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Slovenia is great for mountain biking, walking and trekking

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A quick guide to Slovenian, for mountain bikers

18 Mar , 2017  

If you’re heading off to go walking, trekking or biking in Slovenia, why not learn a few phrases? Speaking any Slovenian at all – even to say thank you – will endear you to the locals and make the whole experience that much better.

Slovenia is great for mountain biking, walking and trekking

The language of Slovenia

Slovenia is a small country with a tiny population; nobody bothers to learn their language. As a consequence, and because tourism is one of their major industries, everyone you’re likely to meet will speak excellent English. A standard response to the question, ‘Do you speak English?’ is, ‘A little,’ followed by a near-fluent conversation.

That said, it is always useful – not to mention polite – to learn a bit of the language of the country you’re visiting. As Slovenia has the decency to provide us with some truly beautiful bike rides, walks and treks, and some of the cheapest nights out in Europe, it’s the least we can do. Here, then, is a handy glossary, but first…

Some notes on pronunciation

Slovenian is a Slavic language coming from the same root as Russian, Polish or Czech, and at first sight it can appear daunting with its accented letters and alien words. But just as Slovenian also contains words with Latin roots to make us feel more at home, it is also surprisingly easy to learn to pronounce.

Without exception, letters and words are pronounced consistently, so once you have learned how to do it properly, it’s always the same.

As a general rule, letters in Slovenian are pronounced in the same way they are in English, with these notable exceptions:

Letter

Pronounced

C ‘ts’ as in hats
Č ‘ch’ as in church
G hard g as in goat
H ‘ch’ as in loch (we have no real equivalent in English but the Scots come closest; it’s a sort of half-growl at the back of the throat)
I ‘ee’ as in seen
J ‘y’ as in yellow
Š ‘sh’ as in shutter
V ‘f’ as in four
W ‘v’ as in victor
Ž ‘j’ as in Jack (again, we have no real equivalent in English; it’s actually closer to the French j as in Jacques)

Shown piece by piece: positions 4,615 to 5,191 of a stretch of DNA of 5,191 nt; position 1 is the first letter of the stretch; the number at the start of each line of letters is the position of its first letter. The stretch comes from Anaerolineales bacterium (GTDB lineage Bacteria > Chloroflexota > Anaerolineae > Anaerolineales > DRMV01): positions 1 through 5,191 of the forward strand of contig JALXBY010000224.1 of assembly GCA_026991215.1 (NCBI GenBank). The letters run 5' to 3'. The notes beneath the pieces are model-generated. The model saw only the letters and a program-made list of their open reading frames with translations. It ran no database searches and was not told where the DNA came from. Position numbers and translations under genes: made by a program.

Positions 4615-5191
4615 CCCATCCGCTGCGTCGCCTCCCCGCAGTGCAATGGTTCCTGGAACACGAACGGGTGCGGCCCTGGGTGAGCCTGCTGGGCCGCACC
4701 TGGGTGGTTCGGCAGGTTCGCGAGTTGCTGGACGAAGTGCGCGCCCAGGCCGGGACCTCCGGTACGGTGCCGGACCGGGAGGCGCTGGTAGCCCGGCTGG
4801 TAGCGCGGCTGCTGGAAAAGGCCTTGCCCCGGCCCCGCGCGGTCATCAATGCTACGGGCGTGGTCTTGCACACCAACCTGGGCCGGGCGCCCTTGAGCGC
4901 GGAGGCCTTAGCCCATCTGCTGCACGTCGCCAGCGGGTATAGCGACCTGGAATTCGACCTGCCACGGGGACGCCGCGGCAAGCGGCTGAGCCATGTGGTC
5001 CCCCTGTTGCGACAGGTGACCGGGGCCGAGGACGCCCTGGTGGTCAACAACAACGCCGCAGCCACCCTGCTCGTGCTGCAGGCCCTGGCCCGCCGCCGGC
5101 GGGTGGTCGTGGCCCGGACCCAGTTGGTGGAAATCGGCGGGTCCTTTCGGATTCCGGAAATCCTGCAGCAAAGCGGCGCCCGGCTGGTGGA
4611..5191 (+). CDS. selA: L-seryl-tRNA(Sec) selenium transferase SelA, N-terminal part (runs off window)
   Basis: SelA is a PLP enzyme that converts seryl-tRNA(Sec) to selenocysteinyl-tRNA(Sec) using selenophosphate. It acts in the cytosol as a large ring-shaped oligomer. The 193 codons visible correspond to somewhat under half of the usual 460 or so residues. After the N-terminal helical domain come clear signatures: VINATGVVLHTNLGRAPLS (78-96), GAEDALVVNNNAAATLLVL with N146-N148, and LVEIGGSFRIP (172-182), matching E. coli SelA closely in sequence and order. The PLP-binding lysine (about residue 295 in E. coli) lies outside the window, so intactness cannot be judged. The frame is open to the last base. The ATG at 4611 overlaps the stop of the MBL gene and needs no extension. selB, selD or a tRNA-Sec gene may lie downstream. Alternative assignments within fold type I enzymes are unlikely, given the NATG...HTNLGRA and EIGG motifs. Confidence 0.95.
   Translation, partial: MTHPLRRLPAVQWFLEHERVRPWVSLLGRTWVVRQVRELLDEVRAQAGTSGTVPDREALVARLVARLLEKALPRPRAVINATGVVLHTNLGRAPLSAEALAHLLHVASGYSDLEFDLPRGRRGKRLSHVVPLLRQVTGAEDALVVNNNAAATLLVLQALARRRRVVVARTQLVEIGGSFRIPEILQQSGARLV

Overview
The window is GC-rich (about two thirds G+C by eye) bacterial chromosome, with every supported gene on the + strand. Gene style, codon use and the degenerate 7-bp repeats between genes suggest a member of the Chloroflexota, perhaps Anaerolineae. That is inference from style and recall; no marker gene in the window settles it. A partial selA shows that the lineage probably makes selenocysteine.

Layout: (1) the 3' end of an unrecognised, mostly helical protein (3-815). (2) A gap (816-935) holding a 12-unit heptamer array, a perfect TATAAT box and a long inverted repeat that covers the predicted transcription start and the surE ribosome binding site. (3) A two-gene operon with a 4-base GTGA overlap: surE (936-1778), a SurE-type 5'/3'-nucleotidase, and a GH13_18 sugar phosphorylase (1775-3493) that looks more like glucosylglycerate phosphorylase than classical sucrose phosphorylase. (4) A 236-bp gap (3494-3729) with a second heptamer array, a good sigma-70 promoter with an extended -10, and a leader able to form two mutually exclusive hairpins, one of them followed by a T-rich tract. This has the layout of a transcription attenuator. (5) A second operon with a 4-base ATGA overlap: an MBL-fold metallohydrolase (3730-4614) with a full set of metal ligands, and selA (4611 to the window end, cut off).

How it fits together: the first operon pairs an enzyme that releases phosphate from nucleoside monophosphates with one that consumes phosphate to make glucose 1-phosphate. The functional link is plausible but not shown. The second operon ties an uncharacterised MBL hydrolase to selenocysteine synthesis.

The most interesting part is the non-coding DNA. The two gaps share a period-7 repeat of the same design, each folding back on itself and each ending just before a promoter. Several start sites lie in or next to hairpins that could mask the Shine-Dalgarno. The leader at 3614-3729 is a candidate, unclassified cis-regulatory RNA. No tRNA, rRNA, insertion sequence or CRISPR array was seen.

AV ‘ow’ as in ow

 

All letters are pronounced, so an e at the end of a word has a sound: for example, the word limonade is pronounced ‘lee-mo-na-deh’. Finally, it’s usually the penultimate syllable that is stressed, but if you’re getting that technical you’re probably already learning Slovenian.

Slovenia is great for mountain biking, walking and trekking

Useful words

Greetings

English

Slovenian

Pronounced

hello dober dan ‘dobber dan’
hi sdravo ‘s-dra-vo’
goodbye nasvidenje ‘nas-vee-den-yeh’
bye adijo ‘ah-dee-yo’
thank you hvala ‘h-vah-la’
thank you very much hvala lepa ‘h-vah-la lay-pah’

Food and drink

English

Slovenian

Pronounced

beer pivo ‘pee-vo’
bread kruh ‘kruch’ (with the Scottish ‘ch’)
cheese sir ‘seer’
coffee (an espresso) …kava ‘car-vah’
…with milk z mlekom ‘z m-lek-om’
with cream s smetano ‘s smet-ah-no’
milk mleko ‘m-lek-oh’
sandwich sendvič ‘send-veech’
soup juha ‘you-ha’
tea čai ‘chai’
water  voda ‘voh-da’

Slovenia is great for mountain biking, walking and trekking

Other useful words for mountain bikers

English

Slovenian

Pronounced

cycling kolesarske ‘kol-es-ar-skay’
forest gozd ‘goz-d’
inner tube zračnico ‘z-ratch-neets-oh’
meadow travnik ‘trau-neek’
mountain planinska ‘pla-neen-skah’
puncture punkcija ‘punk-tsee-ya’
repair popraviti ‘pop-ra-vee-tee’
river reka ‘ray-ka’
trail pot ‘pot’
workshop delavnica ‘day-lau-neets-ah’

Fancy going mountain biking in Slovenia?

This is an extract from Rob Houghton’s guidebook to Mountain Biking in Slovenia, out now.

Cicerone also have walking and trekking guidebooks to Slovenia.

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